An analysis of sulphide ore deposits from one of the world's richest base-metal mines, located in Canada, confirms that oxygen levels were extremely low on Earth 2.7 billion years ago but also shows that microbes were actively feeding on sulphate in the ocean and influencing sea water chemistry during that geological time period.
The research, reported by a team of Canadian and U.S. scientists in Nature Geoscience, provides new insight into how ancient metal-ore deposits can be used to better understand the chemistry of the ancient oceansand the early evolution of life.
Sulphate is the second most abundant dissolved ion in the oceans today. It comes from the rusting of rocks by atmospheric oxygen, which creates sulphate through chemical reactions with pyritethe iron sulphide material known as fool's gold.
The research team, led by PhD student John Jamieson of the University of Ottawa and professor Boswell Wing of McGill, measured the weight of sulphur in samples of massive sulphide ore from the Kidd Creek copper-zinc mine in Timmins, Ontario, using a highly sensitive instrument known as a mass spectrometer. The weight is determined by the different amounts of sulphur isotopes in a sample; the abundance of different isotopes indicates how much sea water sulphate was incorporated into the massive sulphide ore that formed at the bottom of ancient oceans. That ancient ore is now found on the Earth's surface and is particularly common in the Canadian Shield.
The scientists found that much less sulphate was incorporated into the 2.7 billion-year-old ore at Kidd Creek than is incorporated into similar ore forming at the bottom of oceans today. From these measurements, the researchers were able to model how much sulphate must have been present in the ancient sea water. They concluded that sulphate levels were about 350 times lower than in today's oceans. Though the sulphate levels were extremely low, the levels in the ancient ocean still supported an active global population of microbes that use sulphate to gain energy from organic carbon.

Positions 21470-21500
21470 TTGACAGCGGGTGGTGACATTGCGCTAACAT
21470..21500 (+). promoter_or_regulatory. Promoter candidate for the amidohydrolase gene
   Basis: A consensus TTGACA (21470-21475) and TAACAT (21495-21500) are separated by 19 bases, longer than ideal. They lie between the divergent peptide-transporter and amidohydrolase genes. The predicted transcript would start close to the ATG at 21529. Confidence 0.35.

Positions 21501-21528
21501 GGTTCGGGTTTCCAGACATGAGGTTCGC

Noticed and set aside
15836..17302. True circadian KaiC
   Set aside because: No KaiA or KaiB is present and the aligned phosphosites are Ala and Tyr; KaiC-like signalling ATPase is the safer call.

The sulphide ore deposits that we looked at are widespread on Earth, with Canada and Quebec holding the majority of them, says Wing, an associate professor in McGill's Department of Earth and Planetary Science. We now have a tool for probing when and where these microbes actually came into global prominence.
Deep within a copper-zinc mine in Northern Ontario that was once a volcanically active ancient seafloor may not be the most intuitive place one would think to look for clues into the conditions in which the earliest microbes thrived over 2.7 billion years ago, Jamieson adds. However, our increasing understanding of these ancient environments and our abilities to analyze samples to a very high precision has opened the door to further our understanding of the conditions under which life evolved.
The other members of the research team were professor James Farquhar of the University of Maryland and professor Mark D. Hannington of the University of Ottawa.
The National Science and Engineering Research Council of Canada made this study possible through fellowships to John Jamieson and a Discovery grant to Boswell Wing.
The abstract of the study can be accessed at: www.nature.com/ngeo/journal/vaop/ncurrent/abs/ngeo1647.html
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